America’s Most Underrated National Parks

By Peter Brandon
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America’s Most Underrated National Parks

Peter Brandon
 
 
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When people think of America’s National Parks, they usually picture the towering granite walls of Yosemite, or the erupting geysers of Yellowstone.  All of the National Parks are incredible, but sometimes the most famous ones are also the most crowded.  If you’re planning a road trip, consider adding these underrated National Parks to your itinerary, and enjoy America’s best preserved natural areas without the crowds.

  1. Capitol Reef National Park, Utah

    A view of the famous Cassidy Arch from above. Photo Credit
    A view of the famous Cassidy Arch from above. Photo Credit

Often overshadowed by Utah’s more popular National Parks like Zion and Arches, Capitol Reef National Park has absolutely stunning desert landscapes and a never-ending network of trails begging to be hiked.  Enjoy gigantic arches and incredible sandstone structures, with unique geological layering that results in multi-colored hills and cliff sides.

If you’re lucky, you’ll also see some mule deer jumping around as you drive down the park roads!

Park Highlight: Hike to Cassidy Arch

 

  1. Badlands National Park, South Dakota

    These unique rock formations cover Badlands National Park. Photo Credit
    These unique rock formations cover Badlands National Park. Photo Credit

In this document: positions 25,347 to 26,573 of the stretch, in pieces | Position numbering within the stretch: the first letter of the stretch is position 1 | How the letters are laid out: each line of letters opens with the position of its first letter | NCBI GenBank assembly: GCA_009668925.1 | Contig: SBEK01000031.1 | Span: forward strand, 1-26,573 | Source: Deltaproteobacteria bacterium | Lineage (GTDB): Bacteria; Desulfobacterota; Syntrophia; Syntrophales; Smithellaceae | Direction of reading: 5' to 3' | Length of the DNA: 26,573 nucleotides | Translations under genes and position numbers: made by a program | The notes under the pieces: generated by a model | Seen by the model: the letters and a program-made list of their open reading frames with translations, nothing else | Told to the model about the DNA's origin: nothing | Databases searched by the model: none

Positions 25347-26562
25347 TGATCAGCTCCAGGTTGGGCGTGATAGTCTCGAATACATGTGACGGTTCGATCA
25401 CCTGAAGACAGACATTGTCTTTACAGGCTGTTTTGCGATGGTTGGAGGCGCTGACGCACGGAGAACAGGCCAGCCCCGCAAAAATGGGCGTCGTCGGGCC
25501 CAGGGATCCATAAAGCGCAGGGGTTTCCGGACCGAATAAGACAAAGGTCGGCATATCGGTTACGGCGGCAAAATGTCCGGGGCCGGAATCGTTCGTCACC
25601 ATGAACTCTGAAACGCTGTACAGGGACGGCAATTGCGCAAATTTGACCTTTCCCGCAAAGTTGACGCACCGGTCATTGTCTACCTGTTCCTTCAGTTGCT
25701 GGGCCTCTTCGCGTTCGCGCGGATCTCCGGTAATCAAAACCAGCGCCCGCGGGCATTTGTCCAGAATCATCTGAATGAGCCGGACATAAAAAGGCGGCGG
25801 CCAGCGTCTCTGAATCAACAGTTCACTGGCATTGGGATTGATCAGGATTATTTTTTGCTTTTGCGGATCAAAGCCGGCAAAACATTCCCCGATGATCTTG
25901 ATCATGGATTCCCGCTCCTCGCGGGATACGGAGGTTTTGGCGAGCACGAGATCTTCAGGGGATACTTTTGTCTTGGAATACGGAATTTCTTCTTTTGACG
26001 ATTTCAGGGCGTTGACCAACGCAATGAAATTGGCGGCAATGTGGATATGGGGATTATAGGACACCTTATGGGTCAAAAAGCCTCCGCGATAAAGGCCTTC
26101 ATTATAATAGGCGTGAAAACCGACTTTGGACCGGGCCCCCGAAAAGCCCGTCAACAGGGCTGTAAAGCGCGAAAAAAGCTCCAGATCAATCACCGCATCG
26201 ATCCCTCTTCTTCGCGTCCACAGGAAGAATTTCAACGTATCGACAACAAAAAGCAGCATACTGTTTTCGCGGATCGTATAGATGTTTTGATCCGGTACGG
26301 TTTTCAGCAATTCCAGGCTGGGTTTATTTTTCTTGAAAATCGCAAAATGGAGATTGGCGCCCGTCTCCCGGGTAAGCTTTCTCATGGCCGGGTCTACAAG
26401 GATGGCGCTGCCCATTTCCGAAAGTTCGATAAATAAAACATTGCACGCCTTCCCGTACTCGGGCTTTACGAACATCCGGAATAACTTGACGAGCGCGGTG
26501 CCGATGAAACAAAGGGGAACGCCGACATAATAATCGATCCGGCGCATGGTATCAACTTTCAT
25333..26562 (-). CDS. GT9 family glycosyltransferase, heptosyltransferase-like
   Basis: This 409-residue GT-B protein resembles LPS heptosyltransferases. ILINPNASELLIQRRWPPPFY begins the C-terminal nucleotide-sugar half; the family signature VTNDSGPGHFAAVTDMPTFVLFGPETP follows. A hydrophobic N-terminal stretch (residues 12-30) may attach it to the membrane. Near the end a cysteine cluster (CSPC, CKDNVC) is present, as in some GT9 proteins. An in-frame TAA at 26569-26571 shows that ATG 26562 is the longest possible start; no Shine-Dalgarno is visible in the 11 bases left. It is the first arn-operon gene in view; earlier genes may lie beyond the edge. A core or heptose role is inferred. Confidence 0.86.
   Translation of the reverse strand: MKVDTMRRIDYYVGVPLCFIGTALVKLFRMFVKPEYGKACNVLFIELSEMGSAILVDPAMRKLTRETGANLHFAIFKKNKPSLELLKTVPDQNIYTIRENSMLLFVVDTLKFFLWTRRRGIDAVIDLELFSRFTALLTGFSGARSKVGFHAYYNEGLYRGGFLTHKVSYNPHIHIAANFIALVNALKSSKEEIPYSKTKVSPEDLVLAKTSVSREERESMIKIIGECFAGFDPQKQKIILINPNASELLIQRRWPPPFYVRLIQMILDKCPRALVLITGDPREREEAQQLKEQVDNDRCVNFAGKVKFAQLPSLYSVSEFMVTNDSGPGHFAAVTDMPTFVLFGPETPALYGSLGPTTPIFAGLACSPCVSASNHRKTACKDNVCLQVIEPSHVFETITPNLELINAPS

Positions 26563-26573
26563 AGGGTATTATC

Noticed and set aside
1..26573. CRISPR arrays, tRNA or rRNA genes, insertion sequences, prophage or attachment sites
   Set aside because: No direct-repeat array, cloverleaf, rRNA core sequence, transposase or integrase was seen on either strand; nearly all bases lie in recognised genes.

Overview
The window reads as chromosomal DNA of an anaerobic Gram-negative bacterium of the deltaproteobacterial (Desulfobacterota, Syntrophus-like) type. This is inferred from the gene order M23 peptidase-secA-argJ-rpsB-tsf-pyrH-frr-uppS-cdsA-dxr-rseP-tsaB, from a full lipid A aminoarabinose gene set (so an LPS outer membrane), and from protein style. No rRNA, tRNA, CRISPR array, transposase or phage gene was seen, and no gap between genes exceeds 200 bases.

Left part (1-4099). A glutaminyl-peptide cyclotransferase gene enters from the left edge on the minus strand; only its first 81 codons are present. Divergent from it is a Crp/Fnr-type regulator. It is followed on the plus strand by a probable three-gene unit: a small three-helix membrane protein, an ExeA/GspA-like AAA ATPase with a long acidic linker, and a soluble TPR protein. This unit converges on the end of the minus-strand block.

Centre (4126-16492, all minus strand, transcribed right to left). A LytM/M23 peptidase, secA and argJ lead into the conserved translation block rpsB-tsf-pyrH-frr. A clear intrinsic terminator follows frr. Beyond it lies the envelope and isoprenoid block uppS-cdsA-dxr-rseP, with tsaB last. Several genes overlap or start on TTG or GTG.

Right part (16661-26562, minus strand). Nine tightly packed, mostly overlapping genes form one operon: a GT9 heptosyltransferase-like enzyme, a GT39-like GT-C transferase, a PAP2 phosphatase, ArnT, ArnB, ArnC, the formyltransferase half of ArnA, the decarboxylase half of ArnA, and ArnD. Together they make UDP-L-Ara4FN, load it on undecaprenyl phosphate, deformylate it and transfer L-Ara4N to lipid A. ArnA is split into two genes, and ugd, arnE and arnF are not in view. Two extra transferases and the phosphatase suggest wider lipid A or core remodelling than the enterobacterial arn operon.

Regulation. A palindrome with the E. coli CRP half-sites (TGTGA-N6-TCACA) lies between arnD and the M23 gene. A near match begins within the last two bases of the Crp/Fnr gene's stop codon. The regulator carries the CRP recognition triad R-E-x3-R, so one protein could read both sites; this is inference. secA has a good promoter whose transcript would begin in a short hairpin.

Most known for its high concentration of fossils, Badlands National Park generally flies under the radar as people drive through South Dakota. This park isn’t to be missed, though, as you’ll be blown away by the unique and alien landscape of the park.  The best part about Badlands is that since it’s so underrated, there aren’t as many fences, paved trails, or crowded shuttles like you’ll find at the larger parks. At Badlands, it’s easy to explore to your hearts content among the playground like environment.

Park Highlight: Hike the Notch Trail

 

  1. Great Sand Dunes, Colorado

    The massive and beautiful dunes that give this park its name. Photo Credit
    The massive and beautiful dunes that give this park its name. Photo Credit

Sand dunes, in Colorado? Yup, this National Park catches everyone by surprise. Visit this absolutely mesmerizing location and walk in awe among the tallest sand dunes in North America. Up to 700 feet tall, these sand dunes will remain in your memories forever.  People love the fact that they can explore however they choose among the sand. Leisurely lay in the sun as if you were at the beach, or venture to the top of a massive dune, leaving footprints in the sand as you climb.  The most adventurous visitors bring sleds, and attempt to slide down the steep sandy slopes.

Park Highlight: Hike the High Dune Trail

 

  1. Canyonlands National Park, Utah

    Mesa Arch as seen at sunset in the Island in the Sky district. Photo Credit
    Mesa Arch as seen at sunset in the Island in the Sky district. Photo Credit

Everyone goes to the Grand Canyon and assumes that’s the only canyon worth seeing. Wrong! Canyonlands is an absolutely massive and incredible national park consisting of a mazelike network of canyons. It’s so big, the park is split up into four unique districts: The Island in the Sky, The Maze, The Needles, and The Rivers. Each district, in my opinion, is worthy of being a National Park all by itself. There’s so much to see and do at Canyonlands between hiking, mountain biking, rafting, and four wheeling, I think you could spend months here and never do the same thing twice.

The Island in the Sky district is the closest access point to Canyonlands to Moab, and is well known for having incredibly viewpoints over the canyons below. This district has hikes to arches and domes, and the famous “White Rim Road” is popular with mountain bikers and ATV enthusiasts.